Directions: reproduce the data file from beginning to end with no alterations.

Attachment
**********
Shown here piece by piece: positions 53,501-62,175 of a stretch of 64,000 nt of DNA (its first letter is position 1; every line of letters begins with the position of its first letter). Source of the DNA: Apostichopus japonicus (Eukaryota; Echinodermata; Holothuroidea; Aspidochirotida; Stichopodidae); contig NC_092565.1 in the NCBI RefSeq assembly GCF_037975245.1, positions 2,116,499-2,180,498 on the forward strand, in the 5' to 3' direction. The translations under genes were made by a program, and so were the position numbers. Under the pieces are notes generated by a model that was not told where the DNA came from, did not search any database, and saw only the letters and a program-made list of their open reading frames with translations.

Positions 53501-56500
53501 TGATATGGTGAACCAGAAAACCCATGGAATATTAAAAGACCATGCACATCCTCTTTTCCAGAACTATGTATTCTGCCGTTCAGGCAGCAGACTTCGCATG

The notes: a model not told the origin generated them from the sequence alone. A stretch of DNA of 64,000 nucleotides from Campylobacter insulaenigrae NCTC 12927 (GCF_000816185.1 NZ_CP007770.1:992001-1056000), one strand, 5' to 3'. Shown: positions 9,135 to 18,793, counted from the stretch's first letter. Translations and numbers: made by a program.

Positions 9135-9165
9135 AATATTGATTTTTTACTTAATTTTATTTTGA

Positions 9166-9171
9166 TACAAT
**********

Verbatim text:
Shown here piece by piece: positions 53,501-62,175 of a stretch of 64,000 nt of DNA (its first letter is position 1; every line of letters begins with the position of its first letter). Source of the DNA: Apostichopus japonicus (Eukaryota; Echinodermata; Holothuroidea; Aspidochirotida; Stichopodidae); contig NC_092565.1 in the NCBI RefSeq assembly GCF_037975245.1, positions 2,116,499-2,180,498 on the forward strand, in the 5' to 3' direction. The translations under genes were made by a program, and so were the position numbers. Under the pieces are notes generated by a model that was not told where the DNA came from, did not search any database, and saw only the letters and a program-made list of their open reading frames with translations.

Positions 53501-56500
53501 TGATATGGTGAACCAGAAAACCCATGGAATATTAAAAGACCATGCACATCCTCTTTTCCAGAACTATGTATTCTGCCGTTCAGGCAGCAGACTTCGCATG

The notes: a model not told the origin generated them from the sequence alone. A stretch of DNA of 64,000 nucleotides from Campylobacter insulaenigrae NCTC 12927 (GCF_000816185.1 NZ_CP007770.1:992001-1056000), one strand, 5' to 3'. Shown: positions 9,135 to 18,793, counted from the stretch's first letter. Translations and numbers: made by a program.

Positions 9135-9165
9135 AATATTGATTTTTTACTTAATTTTATTTTGA

Positions 9166-9171
9166 TACAAT